I am in the middle of a month-long foray into the machinations of my medical HMO because of a health issue I’ve experienced that apparently had been building up. To say that I am perfectly satisfied with how things are going would be to tell a big fib. I have discovered that at each visit I’m allowed 15 minutes with my primary care physician. In our screwy medical system now, he can’t find my paperless chart on the laptop he lugs with him from room to room; he doesn’t remember me from Adam (although I have been his patient for 4 years); he hasn’t yet received any notice that I’ve been in the ER due to a sudden pulse rate of 122 and a blood pressure of 180/113; he didn’t get the message that I called his office for further instructions; and he has not yet received the lab report from blood drawn on 11/2. This is mostly what one gets with an HMO.
Yesterday, to get my 15 minutes I waited in his exam room for three-quarters of an hour before he appeared. But I was lucky to get even this! My appointment time became available because a cancellation happened while I was listening on the phone to the appointment secretary telling me the next opening was in two weeks.
Unfortunately, this is the state of ordinary medical care. I don’t like it and I don’t think my doctor likes it either. The only mitigating factor, which has no relationship to anything at all, is that I do like my doctor, or I should say my Primary Care Physician.
So after laying out for you my litany of gripes, I must tell you I seem to have little tolerance for what came out in yesterday’s issue of USA TODAY in their Faith and Reason column. The headline says “Study: Muslim women uncomfortable with U.S. Doctors.” That’s ok. I can understand that these modest ladies might not be totally happy with the processes we’ve got in place here in the US. But I was flabbergasted when the opening paragraph of the article suggests that our doctors must become more attuned to Islamic beliefs and values that could affect the physician-patient relationship with Muslim Americans. First I had to I ask myself, “What relationship?” We don’t have any relationship with our doctor now. HMOs did away with relationships. (Before I retired my dermatologist had just been told she had to cut her time to 7 minutes per patient – and my appointments with her were at 6:30 a.m.so she could get through the day on schedule.) Just when do we expect our doctors to sit down and study Islamic beliefs so they can be prepared to have culturally relevant dialogs with a small subset of their patients. Maybe I’m just crabby because I think that dialogue might cut into my 15 minutes. Selfish of me, huh?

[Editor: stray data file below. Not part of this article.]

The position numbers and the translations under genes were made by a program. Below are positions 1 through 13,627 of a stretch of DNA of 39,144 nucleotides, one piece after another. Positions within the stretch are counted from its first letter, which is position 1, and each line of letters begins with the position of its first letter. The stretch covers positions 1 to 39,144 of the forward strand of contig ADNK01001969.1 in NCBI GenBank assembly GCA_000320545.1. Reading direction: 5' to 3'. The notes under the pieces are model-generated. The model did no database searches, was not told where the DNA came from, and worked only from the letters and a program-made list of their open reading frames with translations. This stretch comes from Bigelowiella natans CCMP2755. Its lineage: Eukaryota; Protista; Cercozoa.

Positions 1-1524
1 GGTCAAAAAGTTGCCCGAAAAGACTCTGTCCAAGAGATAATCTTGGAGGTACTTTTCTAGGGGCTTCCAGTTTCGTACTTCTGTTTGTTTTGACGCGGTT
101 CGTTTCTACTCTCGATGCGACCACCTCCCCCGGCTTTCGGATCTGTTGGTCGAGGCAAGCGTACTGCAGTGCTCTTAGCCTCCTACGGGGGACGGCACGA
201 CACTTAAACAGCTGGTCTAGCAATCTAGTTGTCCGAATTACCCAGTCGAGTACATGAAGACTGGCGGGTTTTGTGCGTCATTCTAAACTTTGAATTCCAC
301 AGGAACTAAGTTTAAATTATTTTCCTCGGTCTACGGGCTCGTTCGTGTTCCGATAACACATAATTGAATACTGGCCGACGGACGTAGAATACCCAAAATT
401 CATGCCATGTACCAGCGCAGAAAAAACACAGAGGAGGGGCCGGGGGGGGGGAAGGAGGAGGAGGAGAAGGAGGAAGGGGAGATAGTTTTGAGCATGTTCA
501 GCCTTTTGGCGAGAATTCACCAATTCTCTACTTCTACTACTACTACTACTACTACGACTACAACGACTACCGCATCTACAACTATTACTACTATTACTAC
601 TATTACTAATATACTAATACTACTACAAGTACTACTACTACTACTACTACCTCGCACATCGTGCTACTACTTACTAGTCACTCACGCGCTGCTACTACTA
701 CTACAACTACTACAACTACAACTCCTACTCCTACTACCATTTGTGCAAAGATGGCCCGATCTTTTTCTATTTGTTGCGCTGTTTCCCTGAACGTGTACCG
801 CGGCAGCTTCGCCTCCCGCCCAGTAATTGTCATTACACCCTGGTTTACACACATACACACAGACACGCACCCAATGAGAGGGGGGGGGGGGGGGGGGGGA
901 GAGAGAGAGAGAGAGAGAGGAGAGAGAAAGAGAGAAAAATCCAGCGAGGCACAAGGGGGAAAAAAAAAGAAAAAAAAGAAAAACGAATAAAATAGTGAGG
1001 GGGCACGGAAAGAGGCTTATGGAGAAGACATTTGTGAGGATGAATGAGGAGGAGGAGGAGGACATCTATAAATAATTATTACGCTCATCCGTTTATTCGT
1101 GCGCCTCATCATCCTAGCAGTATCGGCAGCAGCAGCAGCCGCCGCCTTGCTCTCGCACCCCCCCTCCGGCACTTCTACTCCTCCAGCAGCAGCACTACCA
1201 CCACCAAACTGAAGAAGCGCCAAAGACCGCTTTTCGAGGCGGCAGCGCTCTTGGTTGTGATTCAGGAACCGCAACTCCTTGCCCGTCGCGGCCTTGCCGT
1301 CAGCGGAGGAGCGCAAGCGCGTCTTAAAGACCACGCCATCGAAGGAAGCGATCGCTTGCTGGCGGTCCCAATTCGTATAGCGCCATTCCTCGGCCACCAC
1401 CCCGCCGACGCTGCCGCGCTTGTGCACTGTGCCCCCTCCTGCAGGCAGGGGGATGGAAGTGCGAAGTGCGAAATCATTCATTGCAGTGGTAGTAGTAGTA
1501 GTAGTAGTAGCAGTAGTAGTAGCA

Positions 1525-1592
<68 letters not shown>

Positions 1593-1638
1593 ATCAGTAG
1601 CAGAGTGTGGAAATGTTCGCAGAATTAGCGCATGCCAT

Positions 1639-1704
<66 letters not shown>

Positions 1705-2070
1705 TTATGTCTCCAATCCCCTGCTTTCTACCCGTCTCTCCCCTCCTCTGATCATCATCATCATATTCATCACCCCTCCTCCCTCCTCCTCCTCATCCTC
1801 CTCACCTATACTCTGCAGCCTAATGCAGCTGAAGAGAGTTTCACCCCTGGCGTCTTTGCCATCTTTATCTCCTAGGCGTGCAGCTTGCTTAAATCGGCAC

But what irked me beyond belief is that a representative of an Islamic medical group here in the US says that the “onus” is on the doctor to make sure that the Islamic patients’ modesty and personal dignity are being protected. I have on one lone occasion run into a doctor whose bedside manner was so crass that I refused to ever go back to him. But that only happened once in 75 years of being seen by doctors. I would hope to God that a doctor doesn’t have to walk on eggs around me so my personal dignity would be protected.
Frankly, as irked as I get at our medical system now that HMO’s are in place, I feel lucky that I can see the doctor at all. Sometimes I see Indian doctors, sometimes Chinese, Indonesian, and some whose ethnic background I don’t have a clue about. We all have certain cultural likes and dislikes, but we manage to work fine together. I am not picky. This is where we are in this day and age and I can either adapt to it or take the consequences. I do not expect doctors to change for me.
I think the medical group in question here would be doing themselves a great service if they would focus on mitigating the apparent dearth of Muslim doctors in the US by producing more of them to serve those who don’t much care for the run-of-the mill fellow who, like my doctor, tries his best, within the limitations of our medical disarray, to keep me alive and healthy. Barring that, or maybe at the same time as that, they might help the Muslim community come up with satisfactory ways to facilitate ease of care when they are faced with needing a doctor.
Don’t make my doctor and his peers the bad guys in this.
The article can be found at http://www.usatoday.com/news/religion/2010-11-09-muslim-women-doctors_N.htm?csp=34&utm_source=feedburner&utm_medium=feed&utm_campaign=Feed%3A+Religion-TopStories+%28News+-+Religion+-+Top+Stories%29